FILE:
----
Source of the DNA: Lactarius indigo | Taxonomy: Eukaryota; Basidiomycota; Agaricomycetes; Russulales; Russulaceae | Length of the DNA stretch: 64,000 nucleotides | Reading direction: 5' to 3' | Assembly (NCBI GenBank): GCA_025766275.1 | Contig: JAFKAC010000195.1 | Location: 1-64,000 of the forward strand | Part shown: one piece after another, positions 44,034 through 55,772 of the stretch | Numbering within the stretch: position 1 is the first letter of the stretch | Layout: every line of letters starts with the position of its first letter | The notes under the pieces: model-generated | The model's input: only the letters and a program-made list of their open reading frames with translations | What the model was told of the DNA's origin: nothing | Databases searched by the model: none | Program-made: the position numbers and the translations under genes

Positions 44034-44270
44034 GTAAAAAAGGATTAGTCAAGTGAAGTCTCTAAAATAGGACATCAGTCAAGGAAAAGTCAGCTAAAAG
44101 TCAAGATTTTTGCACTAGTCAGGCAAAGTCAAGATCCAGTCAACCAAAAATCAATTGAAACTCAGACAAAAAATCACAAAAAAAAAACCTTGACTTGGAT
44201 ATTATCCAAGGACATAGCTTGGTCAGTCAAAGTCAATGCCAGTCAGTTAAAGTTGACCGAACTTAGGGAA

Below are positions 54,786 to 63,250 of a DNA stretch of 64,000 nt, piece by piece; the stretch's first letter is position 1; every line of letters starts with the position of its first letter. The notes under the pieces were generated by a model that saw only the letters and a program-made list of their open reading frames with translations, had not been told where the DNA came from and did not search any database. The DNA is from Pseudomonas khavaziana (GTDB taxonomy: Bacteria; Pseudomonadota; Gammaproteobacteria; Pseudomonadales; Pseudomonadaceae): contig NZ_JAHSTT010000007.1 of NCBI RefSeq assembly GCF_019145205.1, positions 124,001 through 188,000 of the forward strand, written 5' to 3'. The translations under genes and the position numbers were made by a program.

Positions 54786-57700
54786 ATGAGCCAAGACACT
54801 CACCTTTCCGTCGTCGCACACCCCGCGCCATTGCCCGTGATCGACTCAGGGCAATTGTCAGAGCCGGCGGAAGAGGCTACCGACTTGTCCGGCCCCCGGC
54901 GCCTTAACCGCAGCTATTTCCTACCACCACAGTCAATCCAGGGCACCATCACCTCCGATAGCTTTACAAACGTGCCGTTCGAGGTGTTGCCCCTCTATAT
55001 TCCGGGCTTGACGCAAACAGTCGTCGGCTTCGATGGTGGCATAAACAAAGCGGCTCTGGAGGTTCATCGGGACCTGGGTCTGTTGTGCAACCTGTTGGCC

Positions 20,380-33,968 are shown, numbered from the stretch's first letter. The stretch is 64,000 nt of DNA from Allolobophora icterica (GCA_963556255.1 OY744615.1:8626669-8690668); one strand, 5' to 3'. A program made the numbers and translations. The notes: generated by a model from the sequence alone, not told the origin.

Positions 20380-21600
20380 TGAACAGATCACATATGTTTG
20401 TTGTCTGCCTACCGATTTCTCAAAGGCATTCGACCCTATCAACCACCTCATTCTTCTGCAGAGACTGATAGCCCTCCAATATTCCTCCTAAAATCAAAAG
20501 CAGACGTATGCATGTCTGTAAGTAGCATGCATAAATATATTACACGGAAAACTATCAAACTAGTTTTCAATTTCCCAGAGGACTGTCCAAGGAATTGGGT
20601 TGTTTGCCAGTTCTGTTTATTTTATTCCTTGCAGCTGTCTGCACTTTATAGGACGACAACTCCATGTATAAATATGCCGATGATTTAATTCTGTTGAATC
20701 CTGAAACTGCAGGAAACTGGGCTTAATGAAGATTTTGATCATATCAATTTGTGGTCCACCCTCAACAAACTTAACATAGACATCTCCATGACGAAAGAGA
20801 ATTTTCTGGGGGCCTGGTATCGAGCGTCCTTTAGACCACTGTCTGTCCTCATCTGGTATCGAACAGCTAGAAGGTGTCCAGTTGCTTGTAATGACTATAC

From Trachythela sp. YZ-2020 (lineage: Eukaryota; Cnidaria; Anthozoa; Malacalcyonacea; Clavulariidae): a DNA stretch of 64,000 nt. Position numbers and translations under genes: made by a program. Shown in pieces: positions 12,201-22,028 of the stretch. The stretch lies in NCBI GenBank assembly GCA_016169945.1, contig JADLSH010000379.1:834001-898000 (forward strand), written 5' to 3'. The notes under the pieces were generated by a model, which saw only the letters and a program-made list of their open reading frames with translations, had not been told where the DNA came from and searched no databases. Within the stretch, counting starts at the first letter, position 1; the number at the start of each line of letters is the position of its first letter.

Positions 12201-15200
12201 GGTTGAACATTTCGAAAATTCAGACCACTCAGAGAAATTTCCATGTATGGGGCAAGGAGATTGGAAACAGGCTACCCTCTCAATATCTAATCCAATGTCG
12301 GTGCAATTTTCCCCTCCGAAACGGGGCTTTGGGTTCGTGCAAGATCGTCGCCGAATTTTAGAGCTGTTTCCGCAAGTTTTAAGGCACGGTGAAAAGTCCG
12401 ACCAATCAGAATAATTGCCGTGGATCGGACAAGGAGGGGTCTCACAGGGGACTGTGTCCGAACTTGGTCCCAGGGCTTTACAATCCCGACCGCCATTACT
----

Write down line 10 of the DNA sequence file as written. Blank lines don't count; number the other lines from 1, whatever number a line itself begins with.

54901 GCCTTAACCGCAGCTATTTCCTACCACCACAGTCAATCCAGGGCACCATCACCTCCGATAGCTTTACAAACGTGCCGTTCGAGGTGTTGCCCCTCTATAT